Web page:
Title: Hamilton, Alexander
Source text: Surgeon General Joseph K. Barnes, United States Army, The Medical and Surgical History of the War of the Rebellion. (1861–65.), Part 1, Volume 2 (Washington, D.C.: Government Printing Office, 1870), 216.
Civil War Washington ID: med.d1e14971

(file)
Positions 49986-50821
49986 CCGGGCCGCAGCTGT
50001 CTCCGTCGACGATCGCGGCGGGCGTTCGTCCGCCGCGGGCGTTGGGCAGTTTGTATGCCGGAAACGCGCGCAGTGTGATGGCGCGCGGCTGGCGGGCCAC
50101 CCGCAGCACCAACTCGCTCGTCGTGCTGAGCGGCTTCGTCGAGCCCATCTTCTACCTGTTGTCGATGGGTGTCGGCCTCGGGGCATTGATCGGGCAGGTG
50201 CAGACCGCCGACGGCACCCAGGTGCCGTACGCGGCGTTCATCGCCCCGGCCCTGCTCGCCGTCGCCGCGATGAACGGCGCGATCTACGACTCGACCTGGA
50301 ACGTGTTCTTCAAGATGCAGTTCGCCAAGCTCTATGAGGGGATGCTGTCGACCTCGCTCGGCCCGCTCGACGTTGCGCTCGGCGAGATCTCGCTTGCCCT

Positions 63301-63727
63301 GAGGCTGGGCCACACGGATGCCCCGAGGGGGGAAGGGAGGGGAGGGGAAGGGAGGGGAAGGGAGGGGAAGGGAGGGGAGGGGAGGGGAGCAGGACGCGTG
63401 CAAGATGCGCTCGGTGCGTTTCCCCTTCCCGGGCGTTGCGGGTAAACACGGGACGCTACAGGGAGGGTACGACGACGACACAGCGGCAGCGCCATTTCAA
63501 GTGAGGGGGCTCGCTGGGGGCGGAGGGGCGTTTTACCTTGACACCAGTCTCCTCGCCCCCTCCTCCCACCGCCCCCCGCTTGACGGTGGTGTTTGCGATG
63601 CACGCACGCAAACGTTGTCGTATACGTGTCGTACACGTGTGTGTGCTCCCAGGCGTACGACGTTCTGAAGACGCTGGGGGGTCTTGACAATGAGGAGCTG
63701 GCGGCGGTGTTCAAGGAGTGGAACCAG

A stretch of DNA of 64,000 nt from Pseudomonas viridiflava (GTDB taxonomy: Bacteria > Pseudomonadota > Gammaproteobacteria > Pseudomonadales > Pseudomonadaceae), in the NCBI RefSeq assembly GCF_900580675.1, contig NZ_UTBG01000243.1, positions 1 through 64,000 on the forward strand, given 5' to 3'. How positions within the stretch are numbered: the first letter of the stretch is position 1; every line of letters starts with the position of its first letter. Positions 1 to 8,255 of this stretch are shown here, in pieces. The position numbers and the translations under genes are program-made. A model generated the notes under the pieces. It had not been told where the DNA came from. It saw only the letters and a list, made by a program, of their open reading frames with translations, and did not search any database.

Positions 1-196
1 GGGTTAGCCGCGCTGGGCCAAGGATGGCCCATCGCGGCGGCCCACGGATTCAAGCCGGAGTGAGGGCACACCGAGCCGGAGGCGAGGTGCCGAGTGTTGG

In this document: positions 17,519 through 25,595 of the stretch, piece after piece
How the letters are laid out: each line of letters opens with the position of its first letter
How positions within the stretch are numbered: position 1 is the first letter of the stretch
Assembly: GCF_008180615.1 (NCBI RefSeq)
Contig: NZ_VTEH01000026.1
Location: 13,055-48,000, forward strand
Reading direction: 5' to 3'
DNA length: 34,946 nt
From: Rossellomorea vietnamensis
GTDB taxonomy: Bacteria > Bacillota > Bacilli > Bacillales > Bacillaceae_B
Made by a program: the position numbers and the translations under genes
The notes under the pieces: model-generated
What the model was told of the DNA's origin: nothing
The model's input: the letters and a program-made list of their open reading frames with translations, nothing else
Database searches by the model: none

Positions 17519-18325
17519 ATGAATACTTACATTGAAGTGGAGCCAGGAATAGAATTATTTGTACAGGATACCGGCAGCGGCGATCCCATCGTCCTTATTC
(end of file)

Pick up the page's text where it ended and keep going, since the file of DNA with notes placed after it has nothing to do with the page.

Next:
CASE.—Private Alexander Hamilton, Co. C, 17th United States Infantry, aged 33 years, was wounded at the battle of Spottsylvania Court-house, Virginia, May 9th, 1864, by a conoidal ball, which fractured the cranium at the vertex. On the same day, he was admitted to the hospital of the 4th division, Fifth Corps, where the detached portions of bone were removed from the wound. On May 12th, he was sent to the Columbian Hospital, Washington; on May 15th, to the Patterson Park Hospital, Baltimore, and on June 20th, to Camp Parole, Annapolis, whence he was sent, on September 12th, 1864, to Fort Preble, Maine, probably for duty. This soldier was discharged the service, March 31st, 1865, and pensioned. On January 27th, 1867, Pension Examiner G. W. Cook reported that the integument does not cover the wound; the patient complains of headache, which he alleges prevents him from laboring. His disability is rated one-half and temporary.